Three Meddies have been tracked for extended periods of time by listening to acoustic floats from ships. Meddy 1 translated mostly southward and four separate voyages tracked it for 821 days, to near-total decay off the coast of Africa. Meddy 2, followed for 8.5 months, translated more to the west and met a catastrophic end against Hyères Seamount, where it must have released its contents of Mediterranean water, with its salt and heat (and polution). Meddy 3 was tracked for 552 days. These examples show that Meddies can play an important role in the transport of water properties in the Atlantic ocean.
Lines in the figure represent the coast lines, and contours of depths of 200, 2000 and 4000 meters. Various seamounts and island groups are indicated.A lifetime of four to seven years can be inferred by backtracking Meddies to their likely origin near Cape St. Vincent, Portugal, at least for the Meddies that do not hit seamounts. All three Meddies had swirl speeds of around 30 cm/s, a rotation period of about 5 days, and a south to southwest velocity of 1--2 cm/s.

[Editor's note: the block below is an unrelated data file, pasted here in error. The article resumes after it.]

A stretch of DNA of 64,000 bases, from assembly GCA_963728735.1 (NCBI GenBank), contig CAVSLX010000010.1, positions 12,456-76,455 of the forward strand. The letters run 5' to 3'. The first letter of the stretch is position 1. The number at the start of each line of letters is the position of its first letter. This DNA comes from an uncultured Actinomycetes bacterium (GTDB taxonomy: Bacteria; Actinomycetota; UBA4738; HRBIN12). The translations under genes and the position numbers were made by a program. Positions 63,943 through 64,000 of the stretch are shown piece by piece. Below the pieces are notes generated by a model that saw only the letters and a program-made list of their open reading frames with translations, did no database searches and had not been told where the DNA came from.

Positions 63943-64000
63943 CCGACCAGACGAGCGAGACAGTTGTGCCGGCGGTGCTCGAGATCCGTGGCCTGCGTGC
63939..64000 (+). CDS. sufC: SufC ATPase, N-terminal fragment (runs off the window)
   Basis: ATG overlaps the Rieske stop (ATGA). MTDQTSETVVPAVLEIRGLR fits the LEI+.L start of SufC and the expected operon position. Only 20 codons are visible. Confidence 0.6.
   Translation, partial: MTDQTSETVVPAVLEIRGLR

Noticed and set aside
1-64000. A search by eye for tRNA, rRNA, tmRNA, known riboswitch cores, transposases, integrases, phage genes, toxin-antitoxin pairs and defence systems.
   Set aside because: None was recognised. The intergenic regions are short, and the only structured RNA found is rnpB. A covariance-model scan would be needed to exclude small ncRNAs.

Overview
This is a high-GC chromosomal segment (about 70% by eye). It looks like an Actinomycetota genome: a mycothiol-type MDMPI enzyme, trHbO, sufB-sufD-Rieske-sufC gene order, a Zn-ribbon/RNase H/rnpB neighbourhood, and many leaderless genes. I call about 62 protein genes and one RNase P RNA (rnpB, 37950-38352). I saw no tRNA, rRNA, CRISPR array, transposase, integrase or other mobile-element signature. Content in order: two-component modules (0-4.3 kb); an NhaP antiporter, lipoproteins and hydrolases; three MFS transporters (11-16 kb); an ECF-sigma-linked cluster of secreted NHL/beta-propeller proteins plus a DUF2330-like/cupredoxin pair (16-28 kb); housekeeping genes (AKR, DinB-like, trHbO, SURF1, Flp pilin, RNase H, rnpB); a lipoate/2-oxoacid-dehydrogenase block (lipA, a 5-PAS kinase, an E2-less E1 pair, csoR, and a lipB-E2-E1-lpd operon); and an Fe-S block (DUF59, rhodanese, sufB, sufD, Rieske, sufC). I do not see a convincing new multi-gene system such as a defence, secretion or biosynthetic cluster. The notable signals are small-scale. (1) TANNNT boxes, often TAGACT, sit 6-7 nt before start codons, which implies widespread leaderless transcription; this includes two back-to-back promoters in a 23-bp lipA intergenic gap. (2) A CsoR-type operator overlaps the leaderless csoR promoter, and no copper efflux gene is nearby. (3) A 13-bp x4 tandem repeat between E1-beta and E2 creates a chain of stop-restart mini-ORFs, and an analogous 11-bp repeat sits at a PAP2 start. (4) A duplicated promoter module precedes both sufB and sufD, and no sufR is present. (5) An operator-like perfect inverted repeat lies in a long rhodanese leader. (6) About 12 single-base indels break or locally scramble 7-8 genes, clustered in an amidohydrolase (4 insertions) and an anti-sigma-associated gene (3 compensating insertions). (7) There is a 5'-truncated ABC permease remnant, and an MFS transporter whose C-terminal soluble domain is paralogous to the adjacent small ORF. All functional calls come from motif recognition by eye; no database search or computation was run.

The ocean water at 1000 m depth, where the Meddies drift, does not move very fast, but the upper part of the Meddies lies within the generally soutwest-ward flow of the subtropical gyre, which could explain the direction of there travel. Furthermore, the latitudinal variation of the Coriolis force (the so-called beta-effect) causes an anti-cyclonic vortex like a Meddy to move to the southwest (on the Northern hemisphere).
To the west of Hyères Seamount tracks of other anticyclones can be seen. These could be weaker forms of Meddies, but then formed south of the Azores from meanders in the salty Mediterranean tongue. They appear to be as numerous as Meddies and they translate a little faster.
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